Review of Violet Evergarden

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Two weeks ago I signed up for a Netflix trial, in order to watch Castlevania season two. When posting my review of said series I asked readers what else I should check out on Netflix. My followers have good taste, so I was certain they would leave some excellent recommendations. A few of you suggested that I stream Violet Evergarden. Plot twist – I had already seen the series a few months ago, via less legal means. The series is so good however that I didn’t mind re-watching it again. On this occasion, to freshen things up, I decided to try out the dub version. For those of you who are unaware, Violet Evergarden is a thirteen episode anime based off an award winning light novel trilogy of books. Since its broadcast an OVA has been released and a movie is scheduled to come out early in 2020.

OVERVIEW

Violet Evergarden is a battle hardened orphan girl who was picked up by navy officer Dietfried Bougainvillea during one of his missions. He recognized that anyone who resembles Saber (from the Fate franchise) must be a kick ass warrior. Dietfried ends up gifting Violet to his younger brother Gilbert on his birthday. Gilbert is a major in the army and has recently been ordered to tour the front lines. Dietfried hopes that Violet will serve as his sibling’s bodyguard during the dangerous operations that are to follow. Unlike his bro, who treats the protagonist like a tool, Gilbert showers Violet with kindness. He teaches her how to speak, buys her gifts and makes the ultimate sacrifice in the war’s decisive battle. When Violet is placed in peril, Gilbert saves her and sadly perishes in the process.

Miss Evergarden didn’t escape from the incident unscathed. She lost both arms and had them replaced with mechanical appendages. After recovering from her injuries, Violet is placed in the care of Gilbert’s pal Claudia Hodgins (who is a bloke, despite what his first name may suggest.) Hodgins runs a post office and eventually hires Violet for the position of Auto Memories Doll. In the nation where this anime takes place, Auto Memories Doll is a title given to females who specialize in writing letters for others. Violet seems suited for the position because, as Ghost in the Shell has taught us, women with robotic hands are speedy typists. She hopes that putting people’s feelings into words will teach her more about human emotions. Eventually she may even learn what Gilbert’s final words to her “I love you” meant.

VERDICT

I am awarding Violet Evergarden a score of five stars. This series is a strong contender for best anime I have watched in 2018. Whether others agree with that assessment or not will depend on their patience levels. The early episodes are slow paced affairs that chronicle how Violet learned the tools of the trade and how she bonded with her new coworkers. After that the show settles into a more episodic format. Violet’s reputation rises, attracting work from across the land. She travels far and wide to help scholars transcribe ancient texts and assists royalty with the composition of love letters. Although there are moments that are sweet and funny, I would advise anyone who watches this anime to keep a handkerchief close by. Scenes of grief are never too far away in this show. The episodes about the sickly mother and the one about the drunken novelist, who is writing a play, will summon the onion cutting ninjas who we last encountered in Clannad.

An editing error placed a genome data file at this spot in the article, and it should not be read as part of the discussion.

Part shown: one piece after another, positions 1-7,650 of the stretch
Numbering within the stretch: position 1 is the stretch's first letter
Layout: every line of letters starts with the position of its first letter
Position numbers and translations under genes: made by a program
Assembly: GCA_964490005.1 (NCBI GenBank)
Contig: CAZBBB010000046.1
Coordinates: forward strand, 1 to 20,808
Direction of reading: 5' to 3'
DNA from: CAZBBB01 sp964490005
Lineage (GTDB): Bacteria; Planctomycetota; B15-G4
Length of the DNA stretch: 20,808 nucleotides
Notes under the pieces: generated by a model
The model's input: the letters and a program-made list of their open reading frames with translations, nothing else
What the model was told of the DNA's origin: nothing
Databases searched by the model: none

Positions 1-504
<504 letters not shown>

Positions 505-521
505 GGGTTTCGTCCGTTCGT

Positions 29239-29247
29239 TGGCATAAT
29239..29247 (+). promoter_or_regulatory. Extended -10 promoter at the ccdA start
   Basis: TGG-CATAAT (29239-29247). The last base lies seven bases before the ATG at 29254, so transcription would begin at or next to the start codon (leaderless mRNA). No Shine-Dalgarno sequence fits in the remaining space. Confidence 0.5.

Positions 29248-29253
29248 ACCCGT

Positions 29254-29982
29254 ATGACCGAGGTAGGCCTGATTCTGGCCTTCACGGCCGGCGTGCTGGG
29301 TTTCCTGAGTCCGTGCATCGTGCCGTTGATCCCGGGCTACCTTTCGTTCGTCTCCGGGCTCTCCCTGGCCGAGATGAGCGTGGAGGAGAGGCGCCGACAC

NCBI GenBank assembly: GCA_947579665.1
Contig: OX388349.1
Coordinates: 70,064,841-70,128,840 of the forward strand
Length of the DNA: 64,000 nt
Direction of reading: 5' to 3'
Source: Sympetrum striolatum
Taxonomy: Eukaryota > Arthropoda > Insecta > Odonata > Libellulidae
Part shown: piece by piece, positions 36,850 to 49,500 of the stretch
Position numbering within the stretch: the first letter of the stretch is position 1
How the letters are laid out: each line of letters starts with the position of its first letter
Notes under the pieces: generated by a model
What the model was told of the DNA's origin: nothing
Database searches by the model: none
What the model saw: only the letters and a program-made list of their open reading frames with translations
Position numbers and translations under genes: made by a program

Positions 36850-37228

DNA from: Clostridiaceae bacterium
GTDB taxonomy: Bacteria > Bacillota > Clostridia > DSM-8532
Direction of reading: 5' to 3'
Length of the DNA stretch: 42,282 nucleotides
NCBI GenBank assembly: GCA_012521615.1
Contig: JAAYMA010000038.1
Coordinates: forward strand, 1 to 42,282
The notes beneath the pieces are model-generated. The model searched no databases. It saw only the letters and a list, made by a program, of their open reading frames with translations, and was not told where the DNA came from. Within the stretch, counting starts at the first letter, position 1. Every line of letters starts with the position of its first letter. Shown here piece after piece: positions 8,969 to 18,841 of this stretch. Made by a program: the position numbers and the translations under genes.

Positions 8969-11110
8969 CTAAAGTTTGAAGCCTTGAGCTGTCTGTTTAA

Some critics have complained that Violet isn’t a likable lead, as she is someone who struggles with expressing emotion. That surprised me, given anime’s history. Last time I checked Rei Ayanami and Ruri Hoshino are very popular with audiences, despite having cold personalities. Violet’s demeanor is understandable given that she grew up as a battlefield slave. One of the show’s highlights is seeing how she begins to open up more, thanks in part to her interactions with others. Another positive in the anime’s favor is the stellar animation and artwork. That should go without saying though, given that beautiful imagery is something we all have come to expect from a production by Kyoto Animation. Whether it’s a blonde typist trekking across the picturesque countryside or half naked guys swimming in a pool, they really know how to make things look pretty onscreen.

 

 

Review of Pokémon Let’s Go